Leeds council has been dealt a blow in its development of proposals for a Clean Air Zone in the city – after being told it is likely to need to reduce its bid for funding to support the measures.
The comments came in a letter to the council leader, Councillor Judith Blake, from the Environment Minister Therese Coffey and were disclosed at a full council meeting this afternoon (14 November).
The city council has been instructed by government to submit proposals to address exceedances of nitrogen dioxide (NO2) air pollution limits on roads within the city, with plans to establish a ‘Class B’ charging Clean Air Zone on the table (see airqualitynews.com story).
A package of financial support measures has been proposed by the council to assist local taxi and private-hire drivers in moving towards compliant vehicles to aid improvements in air quality, and to reduce the impact on businesses within the city (see airqualitynews.com story).
The city council is preparing a bid of up to £27 million in funding from the government’s £220 million Clean Air Fund to support these measures – on top of around £13 million from the £255 million Implementation Fund to cover costs associated with the infrastructure and operation of the zone.
Writing to the council in a letter dated 7 November – which the council claims was received in an email on Monday (12 November) – Dr Coffey praised the council for its progress in drawing up plans to deliver compliance with the air quality legal limits.
However, she claimed that approval of any proposals would be conditional on ‘improvements in some key areas’, notably around the funding bid and evidence to demonstrate the likely effectiveness of measures.
In her letter, Dr Coffey said that Defra is ‘broadly content’ with the estimates for the implementation of the charging Clean Air Zone (the £13 million), but went on to raise questions about the possible bid for money from the Clean Air Fund (the £27 million).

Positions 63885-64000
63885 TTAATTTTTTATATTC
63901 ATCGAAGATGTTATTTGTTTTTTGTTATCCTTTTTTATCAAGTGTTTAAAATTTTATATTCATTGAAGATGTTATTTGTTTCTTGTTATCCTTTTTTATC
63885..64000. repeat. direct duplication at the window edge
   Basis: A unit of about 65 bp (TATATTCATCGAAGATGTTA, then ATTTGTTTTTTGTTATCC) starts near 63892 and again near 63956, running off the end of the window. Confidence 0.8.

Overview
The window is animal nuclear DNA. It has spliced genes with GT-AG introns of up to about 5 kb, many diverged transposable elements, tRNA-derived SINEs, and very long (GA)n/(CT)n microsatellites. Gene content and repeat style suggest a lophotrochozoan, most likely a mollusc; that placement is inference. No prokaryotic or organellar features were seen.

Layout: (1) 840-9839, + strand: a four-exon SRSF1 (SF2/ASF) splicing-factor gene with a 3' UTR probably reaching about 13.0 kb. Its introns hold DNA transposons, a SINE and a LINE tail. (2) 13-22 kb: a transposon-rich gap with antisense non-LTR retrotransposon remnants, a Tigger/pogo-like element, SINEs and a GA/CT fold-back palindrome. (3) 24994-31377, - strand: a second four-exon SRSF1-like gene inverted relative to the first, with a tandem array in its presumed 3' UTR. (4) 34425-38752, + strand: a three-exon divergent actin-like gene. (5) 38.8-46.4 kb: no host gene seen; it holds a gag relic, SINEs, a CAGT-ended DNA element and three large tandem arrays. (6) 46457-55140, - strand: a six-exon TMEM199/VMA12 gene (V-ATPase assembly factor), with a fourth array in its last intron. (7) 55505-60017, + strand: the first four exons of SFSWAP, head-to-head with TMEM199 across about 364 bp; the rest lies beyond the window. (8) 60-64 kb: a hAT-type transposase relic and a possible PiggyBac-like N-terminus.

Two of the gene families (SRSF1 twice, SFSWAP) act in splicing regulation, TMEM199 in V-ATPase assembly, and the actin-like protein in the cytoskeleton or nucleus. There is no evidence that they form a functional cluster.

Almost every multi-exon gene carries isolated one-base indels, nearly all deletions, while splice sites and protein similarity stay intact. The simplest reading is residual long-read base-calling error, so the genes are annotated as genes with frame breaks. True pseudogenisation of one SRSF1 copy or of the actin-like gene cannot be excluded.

She wrote: “Before a decision can be made more work is required to improve the evidence supporting the bid in line with our guidance on the fund. It is important that you set out clear evidence of the need for support, how it is being targeted to the least well off and how it will deliver value for money.
“We anticipate that the provision of this evidence to support assumptions on the uptake of the schemes proposed, as well as how they will support the most vulnerable businesses and drivers affected, will result in a further reduction of the bid presented in October by at least a third.”
Details of the comments were disclosed by the city’s deputy leader and executive member for resources and sustainability, Councillor James Lewis, who said that the city council was ‘disappointed by the comments’ with under 14 months until it is expected to implement a charging Clean Air Zone.
He added that the council would ‘continue to work to agree an accepted package’.
Leeds’ funding package was largely being focused on incentives of up to £3,000 to support taxi and private-hire vehicle drivers to switch to electric models, and interest free loans of up to £10,000 for compliant vehicles.
A report put to councillors last week noted: “Analysis of the demographic of drivers in this sector clearly indicate that they are typical [sic] from areas of social deprivation and often are on lower than average incomes. This means that many such drivers face barriers to accessing finance, or raising capital even if future fuel savings are available.”
Leeds Clean Air Zone plans are due to be considered by ministers before approval – with a likely implementation date of January 2020.